Noseball: iPhone Video App Review
This week we have a sneak peak at an upcoming game release for you here at The iPhone App Review. Introducing Noseball by Jaap Van Kampen. In Noseball your face transforms into a real time controller, as you battle gravity and the insatiable need for balls to bounce. In an interesting twist on augmented reality, this game turns the tables on you. But how does it hold up? Our iPhone app review of Noseball will reveal all. Please note that Noseball will be available on January 15th!
Noseball is an extremely straight forward game. You adjust your iPhone and your face until it reads your nose, then a simple nudge will send the game ball ricocheting off the walls like a self-contained game of ratchet ball, only your nose is the paddle. Not only are you trying to keep the ball from hitting the bottom of your game screen, you’re also trying to collect gems as they appear on the board. The longer you play, the more gems you collect, the higher your score will be.
There are two main game modes, arcade mode where the second your ball hits the floor your game is over, and free play, where it’s a closed court and it doesn’t matter how many times the ball hits the bottom of the screen.
Honestly, Noseball is pretty difficult to play in arcade mode. While it’s easy to just start again, we wish the game had multiple lives built in. Even just three lives would be a big help and keep this game from getting frustrating.
Even in great lighting running with the latest version of iOS on an iPhone, Noseball can get a little sluggish at times. Despite that, it’s pretty amazing watching the game’s Phonect facial recognition software works. Occasionally it seems like the ball just slides through your defenses even when they’re in the right place, and it’s not uncommon for your nose to be in the right place, but the recognition software to be lagging a bit behind. We kept playing thinking we’d get better at the game, and while our performance did improve marginally, it was still difficult to make much progress or play it for a long time.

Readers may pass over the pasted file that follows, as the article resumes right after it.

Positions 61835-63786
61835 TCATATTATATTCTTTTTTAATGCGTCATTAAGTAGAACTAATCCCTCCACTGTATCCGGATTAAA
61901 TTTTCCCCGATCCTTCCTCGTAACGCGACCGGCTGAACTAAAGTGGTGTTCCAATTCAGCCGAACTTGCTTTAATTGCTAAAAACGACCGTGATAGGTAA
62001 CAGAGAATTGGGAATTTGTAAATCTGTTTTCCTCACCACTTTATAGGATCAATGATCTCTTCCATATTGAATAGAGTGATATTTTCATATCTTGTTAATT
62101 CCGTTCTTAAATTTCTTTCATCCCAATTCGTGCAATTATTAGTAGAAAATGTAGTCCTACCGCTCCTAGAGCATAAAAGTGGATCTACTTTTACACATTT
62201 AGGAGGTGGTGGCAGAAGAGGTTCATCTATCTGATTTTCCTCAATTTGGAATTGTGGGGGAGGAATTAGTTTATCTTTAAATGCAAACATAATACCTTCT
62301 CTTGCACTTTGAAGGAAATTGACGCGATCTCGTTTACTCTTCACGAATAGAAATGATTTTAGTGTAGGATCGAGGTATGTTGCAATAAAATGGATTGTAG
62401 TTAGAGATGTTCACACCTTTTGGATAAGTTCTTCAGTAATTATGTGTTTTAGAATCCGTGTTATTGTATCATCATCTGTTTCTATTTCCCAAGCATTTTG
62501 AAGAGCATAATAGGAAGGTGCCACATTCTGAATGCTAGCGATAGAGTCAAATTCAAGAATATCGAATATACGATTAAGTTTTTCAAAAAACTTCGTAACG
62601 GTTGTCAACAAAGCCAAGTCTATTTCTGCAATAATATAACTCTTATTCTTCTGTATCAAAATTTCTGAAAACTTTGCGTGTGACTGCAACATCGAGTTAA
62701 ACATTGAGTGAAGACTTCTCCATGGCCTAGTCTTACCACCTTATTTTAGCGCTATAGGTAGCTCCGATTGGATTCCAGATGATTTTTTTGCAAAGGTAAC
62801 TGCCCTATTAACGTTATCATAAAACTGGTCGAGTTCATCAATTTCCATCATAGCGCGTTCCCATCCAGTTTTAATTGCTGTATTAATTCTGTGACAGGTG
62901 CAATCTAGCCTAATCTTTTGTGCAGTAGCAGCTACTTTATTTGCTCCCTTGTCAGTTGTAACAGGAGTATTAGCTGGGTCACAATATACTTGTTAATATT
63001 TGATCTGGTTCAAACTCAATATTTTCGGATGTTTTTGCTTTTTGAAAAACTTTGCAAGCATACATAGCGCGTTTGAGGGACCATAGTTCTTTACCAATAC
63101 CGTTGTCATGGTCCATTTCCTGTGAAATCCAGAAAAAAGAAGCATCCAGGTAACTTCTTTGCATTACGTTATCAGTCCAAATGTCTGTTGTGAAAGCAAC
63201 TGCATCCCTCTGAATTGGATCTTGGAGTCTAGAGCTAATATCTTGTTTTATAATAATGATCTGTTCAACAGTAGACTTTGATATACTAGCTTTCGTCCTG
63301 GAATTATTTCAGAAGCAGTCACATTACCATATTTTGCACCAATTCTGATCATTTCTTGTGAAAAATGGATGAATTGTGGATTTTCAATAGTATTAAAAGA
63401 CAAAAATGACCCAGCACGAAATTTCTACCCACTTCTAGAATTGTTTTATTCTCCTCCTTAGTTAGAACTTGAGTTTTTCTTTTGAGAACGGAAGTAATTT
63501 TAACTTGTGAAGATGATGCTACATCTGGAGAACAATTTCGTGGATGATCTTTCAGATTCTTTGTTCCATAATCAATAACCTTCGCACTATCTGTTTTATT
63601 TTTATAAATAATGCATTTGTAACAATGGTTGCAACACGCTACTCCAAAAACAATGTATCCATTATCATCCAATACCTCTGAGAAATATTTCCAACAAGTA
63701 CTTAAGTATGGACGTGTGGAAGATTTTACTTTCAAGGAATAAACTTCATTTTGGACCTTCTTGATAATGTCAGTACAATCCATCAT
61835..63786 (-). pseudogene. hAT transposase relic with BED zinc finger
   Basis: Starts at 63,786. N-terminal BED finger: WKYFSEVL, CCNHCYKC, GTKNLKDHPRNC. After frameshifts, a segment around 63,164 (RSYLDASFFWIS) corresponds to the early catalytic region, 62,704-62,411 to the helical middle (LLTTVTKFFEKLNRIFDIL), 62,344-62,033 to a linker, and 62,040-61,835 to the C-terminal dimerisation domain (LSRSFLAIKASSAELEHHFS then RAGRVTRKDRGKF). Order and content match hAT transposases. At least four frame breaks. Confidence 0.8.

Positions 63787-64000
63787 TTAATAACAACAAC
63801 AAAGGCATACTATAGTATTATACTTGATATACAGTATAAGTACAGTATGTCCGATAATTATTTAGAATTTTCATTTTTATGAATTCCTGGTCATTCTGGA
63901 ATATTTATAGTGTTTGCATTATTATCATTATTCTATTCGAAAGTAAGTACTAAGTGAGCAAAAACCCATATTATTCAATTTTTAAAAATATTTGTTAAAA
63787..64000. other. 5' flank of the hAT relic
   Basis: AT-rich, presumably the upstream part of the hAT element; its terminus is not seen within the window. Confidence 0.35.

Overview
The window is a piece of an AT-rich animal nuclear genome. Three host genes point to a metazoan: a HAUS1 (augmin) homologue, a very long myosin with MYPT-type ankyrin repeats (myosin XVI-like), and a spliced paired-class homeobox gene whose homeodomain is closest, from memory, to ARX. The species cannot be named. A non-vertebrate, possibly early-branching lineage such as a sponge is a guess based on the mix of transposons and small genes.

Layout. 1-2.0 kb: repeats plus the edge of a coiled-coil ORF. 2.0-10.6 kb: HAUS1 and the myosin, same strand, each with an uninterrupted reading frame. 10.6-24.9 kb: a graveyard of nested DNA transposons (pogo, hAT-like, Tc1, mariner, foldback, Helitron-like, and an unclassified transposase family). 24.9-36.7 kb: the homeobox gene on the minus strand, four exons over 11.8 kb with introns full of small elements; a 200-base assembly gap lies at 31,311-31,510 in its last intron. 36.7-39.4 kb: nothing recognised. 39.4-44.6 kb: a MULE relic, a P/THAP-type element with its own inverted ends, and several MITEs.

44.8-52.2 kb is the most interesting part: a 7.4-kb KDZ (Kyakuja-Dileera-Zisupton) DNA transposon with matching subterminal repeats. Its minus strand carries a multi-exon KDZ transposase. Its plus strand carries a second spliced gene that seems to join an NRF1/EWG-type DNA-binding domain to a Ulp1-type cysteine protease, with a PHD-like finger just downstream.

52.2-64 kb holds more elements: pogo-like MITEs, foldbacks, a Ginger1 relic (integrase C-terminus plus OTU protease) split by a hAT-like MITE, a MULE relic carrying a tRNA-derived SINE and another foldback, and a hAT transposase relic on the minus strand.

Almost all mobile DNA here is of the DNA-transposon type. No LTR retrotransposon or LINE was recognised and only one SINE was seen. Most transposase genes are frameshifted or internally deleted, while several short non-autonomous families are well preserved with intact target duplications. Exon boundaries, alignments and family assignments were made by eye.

Game Center integration helps keep Noseball competitive, and you can keep tabs of top scores on the leaderboards. We wish Noseball included a set of achievements or some other incentives since the gameplay itself is so one dimensional.
Getting Noseball started can be a tricky process. The app is extremely sensitive to lighting and if you wear glasses it’s really tough to get the app to read your face properly. The game itself is a little buggy, as we mentioned earlier. It also has the occasional audio glitch, especially if you continue to play the same session for a while in free play mode.
Otherwise the game menus work well. The graphics are clean and easy to navigate. Pausing the game or exiting to the main menu are simple processes.
Noseball is scheduled for general release on January 15. For the first week this app will be available free of charge. Afterwards the regular price will be $.99. Checking out this app’s sweet use of augmented reality and real time facial recognition is a good enough reason to get it. So we recommend checking it out, especially while it’s on sale. Who knows, maybe your hand-nose coordination will be up to the challenge.
Noseball iPhone app requires iOS 5.0 or later and is compatible with iPhone, iPod touch and iPad. A small expedite fee was paid by the developer to speed up the publication of this review.
The iPhone App Review’s rating: